Review: The Inheritance of Lion Hall

Title: The Inheritance of Lion Hall
Author: Corina Bomann
Publisher: Ullstein
Release Date: May 2018
Length: 736 pages
Series?: Löwenhof Saga #1
Genre: Historical Fiction

Sweden, 1913. Having petitioned the court for independence from her aristocratic family, the young and vibrant Agneta Lejongård takes control of her destiny. In Stockholm, she explores her bohemian passions in art and free love, joins the suffragette movement with her best friend, and defiantly resists the expectations of women in high society. Then comes news of a tragic accident and an urgent summons to return to the family’s manor house in the country. As for Agneta’s forward path in life, she must now follow it back home.

Though the grand horse-breeding estate of Lion Hall stirs some warm memories, what lies ahead tests Agneta’s independent spirit: a disapproving mother locked in the traditions of a woman’s proper place, two men vying for Agneta’s heart, and a twist of fate that upends her life once again. Torn between a daughter’s duty and the freedom she pines for, Agneta struggles not only to rebuild her future, but also to protect the future of Lion Hall itself. Forging a new path brings challenges, rewards, and a true purpose that she never could have imagined. 

Find the book: Goodreads | Amazon

When I first started reading, everything seemed a little stilted. The language was just a tad…off. I couldn’t figure out if it was the author, the writing style, or what. After some time into the book, I discovered it was translated from Swedish. One mystery solved!

This is the first book in a series about Lion Hall. The estate is located in southern Sweden in 1913, with the last vestiges of the aristocracy clawing to keep hold on their ways.

Agneta Lejongård has finally had it and cut ties with her family – mainly, her parents. She has returned to Stockholm as an art student. It was a feat she didn’t think possible, where in her classes she is the only female and is resented vehemently by her classmates as well as her professors. She is mid-twenties and bucks the patriarchy and aristocracy. She is a feminist, and fights for the right for women to vote alongside her friends. While she never wanted to be on the marriage mart, she is madly in love with Michael.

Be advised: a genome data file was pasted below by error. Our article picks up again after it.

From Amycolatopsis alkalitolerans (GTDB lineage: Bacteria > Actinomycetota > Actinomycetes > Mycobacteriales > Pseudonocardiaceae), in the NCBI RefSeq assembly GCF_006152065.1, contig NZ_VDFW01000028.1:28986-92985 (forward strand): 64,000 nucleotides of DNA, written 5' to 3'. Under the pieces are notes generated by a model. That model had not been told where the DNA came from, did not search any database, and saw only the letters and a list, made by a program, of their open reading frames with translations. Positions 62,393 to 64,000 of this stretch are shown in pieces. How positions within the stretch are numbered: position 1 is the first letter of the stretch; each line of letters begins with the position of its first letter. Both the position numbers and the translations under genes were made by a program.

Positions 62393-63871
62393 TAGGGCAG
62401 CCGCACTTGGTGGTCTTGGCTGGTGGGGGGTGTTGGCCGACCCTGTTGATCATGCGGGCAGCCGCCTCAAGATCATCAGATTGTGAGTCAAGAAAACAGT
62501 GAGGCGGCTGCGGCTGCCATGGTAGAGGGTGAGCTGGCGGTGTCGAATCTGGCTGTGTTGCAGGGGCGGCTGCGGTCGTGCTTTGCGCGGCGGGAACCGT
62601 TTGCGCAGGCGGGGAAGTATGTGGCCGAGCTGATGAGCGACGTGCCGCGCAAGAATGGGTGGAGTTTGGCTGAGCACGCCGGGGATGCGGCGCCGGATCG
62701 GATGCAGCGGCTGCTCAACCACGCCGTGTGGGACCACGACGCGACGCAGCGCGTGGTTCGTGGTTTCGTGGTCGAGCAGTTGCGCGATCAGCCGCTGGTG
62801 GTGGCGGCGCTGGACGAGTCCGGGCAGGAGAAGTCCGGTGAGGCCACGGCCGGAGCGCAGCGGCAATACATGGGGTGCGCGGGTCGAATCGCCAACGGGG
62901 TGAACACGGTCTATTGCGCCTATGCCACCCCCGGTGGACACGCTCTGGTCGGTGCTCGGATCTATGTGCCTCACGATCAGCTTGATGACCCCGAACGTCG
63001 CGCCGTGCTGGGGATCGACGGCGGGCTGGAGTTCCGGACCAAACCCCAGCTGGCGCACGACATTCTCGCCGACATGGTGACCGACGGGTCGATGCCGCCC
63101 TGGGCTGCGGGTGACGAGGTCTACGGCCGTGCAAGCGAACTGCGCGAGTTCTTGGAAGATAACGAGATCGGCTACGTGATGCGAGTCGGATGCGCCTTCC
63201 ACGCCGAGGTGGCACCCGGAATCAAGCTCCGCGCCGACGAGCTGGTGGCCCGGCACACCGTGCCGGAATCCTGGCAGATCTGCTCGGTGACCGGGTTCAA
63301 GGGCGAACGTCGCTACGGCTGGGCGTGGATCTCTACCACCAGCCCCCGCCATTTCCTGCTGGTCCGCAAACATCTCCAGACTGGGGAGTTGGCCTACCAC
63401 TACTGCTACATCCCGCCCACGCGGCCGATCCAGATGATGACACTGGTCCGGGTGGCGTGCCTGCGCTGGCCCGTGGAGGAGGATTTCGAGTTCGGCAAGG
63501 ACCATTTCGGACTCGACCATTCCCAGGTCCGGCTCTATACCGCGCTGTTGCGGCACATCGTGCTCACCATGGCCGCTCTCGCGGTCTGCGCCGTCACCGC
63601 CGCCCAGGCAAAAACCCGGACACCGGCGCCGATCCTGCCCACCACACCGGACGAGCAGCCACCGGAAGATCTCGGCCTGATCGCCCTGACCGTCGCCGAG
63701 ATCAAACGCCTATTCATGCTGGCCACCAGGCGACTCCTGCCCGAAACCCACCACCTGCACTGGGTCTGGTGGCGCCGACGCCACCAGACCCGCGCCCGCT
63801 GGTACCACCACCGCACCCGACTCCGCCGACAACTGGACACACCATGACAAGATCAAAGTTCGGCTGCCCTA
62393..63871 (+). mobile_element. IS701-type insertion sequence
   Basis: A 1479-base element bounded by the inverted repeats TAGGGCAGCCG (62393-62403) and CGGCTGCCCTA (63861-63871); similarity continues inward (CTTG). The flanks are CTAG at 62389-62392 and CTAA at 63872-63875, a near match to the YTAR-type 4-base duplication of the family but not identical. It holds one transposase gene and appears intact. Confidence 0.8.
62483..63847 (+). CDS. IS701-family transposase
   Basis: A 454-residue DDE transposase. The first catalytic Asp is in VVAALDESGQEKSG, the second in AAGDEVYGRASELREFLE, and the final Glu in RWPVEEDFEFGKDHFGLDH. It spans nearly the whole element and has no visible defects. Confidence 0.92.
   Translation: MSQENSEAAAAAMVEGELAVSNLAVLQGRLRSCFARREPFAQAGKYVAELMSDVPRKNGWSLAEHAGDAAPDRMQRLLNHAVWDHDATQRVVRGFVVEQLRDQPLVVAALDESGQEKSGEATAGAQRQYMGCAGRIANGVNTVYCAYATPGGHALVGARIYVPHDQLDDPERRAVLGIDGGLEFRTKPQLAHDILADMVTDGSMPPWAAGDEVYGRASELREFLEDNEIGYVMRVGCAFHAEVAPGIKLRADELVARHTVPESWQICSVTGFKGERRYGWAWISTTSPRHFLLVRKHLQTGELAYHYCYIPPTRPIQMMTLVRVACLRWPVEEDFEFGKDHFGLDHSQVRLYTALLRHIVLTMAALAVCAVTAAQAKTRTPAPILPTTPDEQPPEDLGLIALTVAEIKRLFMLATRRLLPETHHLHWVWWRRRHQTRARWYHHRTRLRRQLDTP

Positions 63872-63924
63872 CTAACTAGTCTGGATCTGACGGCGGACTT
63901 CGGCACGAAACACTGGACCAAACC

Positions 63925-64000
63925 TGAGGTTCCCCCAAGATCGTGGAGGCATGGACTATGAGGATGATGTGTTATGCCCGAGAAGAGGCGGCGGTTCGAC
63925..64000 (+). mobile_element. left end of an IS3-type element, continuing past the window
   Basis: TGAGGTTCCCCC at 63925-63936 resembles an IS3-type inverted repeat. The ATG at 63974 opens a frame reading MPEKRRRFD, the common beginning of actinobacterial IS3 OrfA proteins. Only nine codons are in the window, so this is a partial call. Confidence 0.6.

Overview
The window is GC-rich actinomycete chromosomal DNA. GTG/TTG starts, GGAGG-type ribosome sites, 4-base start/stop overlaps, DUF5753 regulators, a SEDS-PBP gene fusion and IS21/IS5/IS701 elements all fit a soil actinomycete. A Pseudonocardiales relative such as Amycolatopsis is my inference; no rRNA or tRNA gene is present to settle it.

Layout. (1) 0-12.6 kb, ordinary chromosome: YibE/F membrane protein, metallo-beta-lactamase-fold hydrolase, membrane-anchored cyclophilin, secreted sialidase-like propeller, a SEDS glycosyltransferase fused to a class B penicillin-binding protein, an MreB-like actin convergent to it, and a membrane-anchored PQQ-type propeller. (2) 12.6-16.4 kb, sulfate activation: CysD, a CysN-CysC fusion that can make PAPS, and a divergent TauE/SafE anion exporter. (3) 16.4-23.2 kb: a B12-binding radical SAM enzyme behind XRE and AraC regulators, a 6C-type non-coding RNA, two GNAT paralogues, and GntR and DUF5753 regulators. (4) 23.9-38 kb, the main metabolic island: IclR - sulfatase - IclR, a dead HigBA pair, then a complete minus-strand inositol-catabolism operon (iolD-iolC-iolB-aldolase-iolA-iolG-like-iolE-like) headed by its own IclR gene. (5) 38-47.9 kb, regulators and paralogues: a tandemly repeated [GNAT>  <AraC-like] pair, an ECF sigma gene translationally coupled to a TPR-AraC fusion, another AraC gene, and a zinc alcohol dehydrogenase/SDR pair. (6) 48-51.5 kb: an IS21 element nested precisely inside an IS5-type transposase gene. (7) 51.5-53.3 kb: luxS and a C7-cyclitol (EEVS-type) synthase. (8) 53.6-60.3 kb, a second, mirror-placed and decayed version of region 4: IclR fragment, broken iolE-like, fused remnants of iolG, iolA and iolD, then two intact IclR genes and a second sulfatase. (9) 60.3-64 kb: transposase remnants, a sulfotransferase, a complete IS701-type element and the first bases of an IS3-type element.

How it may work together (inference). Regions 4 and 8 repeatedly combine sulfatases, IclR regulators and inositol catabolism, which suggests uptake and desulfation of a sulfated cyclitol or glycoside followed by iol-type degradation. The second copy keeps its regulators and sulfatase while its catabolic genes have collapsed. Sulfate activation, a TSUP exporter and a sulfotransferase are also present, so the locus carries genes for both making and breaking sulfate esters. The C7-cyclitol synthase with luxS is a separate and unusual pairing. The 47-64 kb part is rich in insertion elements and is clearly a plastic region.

Her life has finally settled and is going along swell until a telegram arrives from her mother. She rushes off to Lion Hall, unsure what will meet her there with the scrap of information her mother put in the telegram.

Ultimately, she is now the heir. She has to make a decision to take control of the estate as the heir or return to her world of dreams in Stockholm. This isn’t the only decision that tears at her. Her brother died never knowing their father had died. She made a promise to him. She near hates her mother. Being constantly criticized. Feeling forced into a marriage. She does, indeed though, come to remember that she loves Lion Hall.

There are a series of events that happen at the estate involving various staff members in and out of the great house. Agneta treats them all unlike the rest of the aristocracy. They are people to her. She works to gain their trust and confidence, and takes an interest in some of their lives, at least those closer to her.

When their stable master can no longer fulfill the position to Agneta’s satisfaction (guys – SO much drama around that!), Max is then charged with the job as well as assisting her in managing the estate. He is a young man from Germany, a younger child like Agneta, but he will not inherit his family estate. Agneta plans to learn alongside him so that she can run the estate on her own.

There is instant connection – not insta love, but insta connection. They have what becomes a full-blown, no-bars hold affair in the small little cottage he has taken up residence in on the property. However, the silent snake in the grass is always there: she is aristocratic and he is not, lacking a title and estate. It is a plague to Agneta a few times, but is always a subject that Max will not discuss.

As their affair progressed, I was sure I could fairly well predict what would come next. Not quite! I think I was shocked when she learns of Max’s true identity.

With as strong-willed and modern as Agneta is, I was sure she would find some way forward that was acceptable and she could live with. Things played out in a typical aristocratic fashion, and I felt Agneta’s pain. I rooted for her at this stage in her life and I even hurt at how coldly she was treated. Despite the tone and vibes of the entire novel, it does have a HEA.

One of the things I couldn’t really get past was just how trusting and naive Agneta was. For a woman who has been living on her own in Stockholm for a while, entrenched in women’s rights, and a clear disdain for marriage, I feel like both of her first relationships in the book are merely lust that she’s fairytaled into love.

I did enjoy reading this twisty story. I was surprised but happy that Agneta’s relationship with her mother grows and the cold around their hearts melts. There were several who-dunn-it situations and other ordeals that Agenta chose to be a part of (all in the name of good!) that definitely add drama to the story.

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